Tag Archives: accident

Accident – Meaning of

A line of precedents, have dealt with the meaning of the expression “accident”. In Union of India v. Sunil Kumar Ghosh, (1984) 4 SCC 246 it was held that:

“An accident is an occurrence or an event which is unforeseen and startles one when it takes place but does not startle one when it does not take place. It is the happening of the unexpected, not the happening of the expected, which is called an accident. In other words, an event or occurrence the happening of which is ordinarily expected in the normal course by almost everyone undertaking a rail journey cannot be called an “accident”. But the happening of something which is not inherent in the normal course of events, and which is not ordinarily expected to happen or occur, is called a mishap or an accident.”

In a subsequent decision in ESI Corpn. v. Francis De Costa , 1993 Supp (4) SCC 100, the expression “accident” was defined as follows:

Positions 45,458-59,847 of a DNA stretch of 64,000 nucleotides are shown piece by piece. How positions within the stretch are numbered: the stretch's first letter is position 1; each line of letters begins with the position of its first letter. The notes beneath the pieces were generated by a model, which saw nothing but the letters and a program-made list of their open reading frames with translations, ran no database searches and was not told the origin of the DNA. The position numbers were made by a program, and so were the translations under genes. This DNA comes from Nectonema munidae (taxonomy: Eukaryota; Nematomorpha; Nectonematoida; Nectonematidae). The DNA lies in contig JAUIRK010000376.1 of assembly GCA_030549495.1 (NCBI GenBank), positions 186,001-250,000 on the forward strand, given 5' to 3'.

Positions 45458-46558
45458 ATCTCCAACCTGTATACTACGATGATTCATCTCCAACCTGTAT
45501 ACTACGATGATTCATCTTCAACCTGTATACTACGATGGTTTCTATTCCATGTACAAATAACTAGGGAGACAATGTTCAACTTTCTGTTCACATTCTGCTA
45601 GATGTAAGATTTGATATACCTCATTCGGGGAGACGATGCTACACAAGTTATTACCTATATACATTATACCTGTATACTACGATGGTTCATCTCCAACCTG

“The popular and ordinary sense of the word “accident” means the mishap or an untoward happening not expected and designed to have an occurrence is an accident. It must be regarded as an accident, from the point of view of the workman who suffers from it, that its occurrence is unexpected and without design on his part, although either intentionally caused by the author of the act or otherwise.”

The same principle was adopted in Jyothi Ademma v. Plant Engineer , (2006) 5 SCC 513, where it was held as under :

“The expression “accident” means an untoward mishap which is not expected or designed.”

P. Ramanatha Aiyar’s Law Lexicon, 3rd Edn., 2012, defines the expression “accident”:

“an event that takes place without one’s foresight or expectation; and event that proceeds from an unknown cause, or is an unusual effect of a known cause, and therefore not expected, chance, causality, contingency.”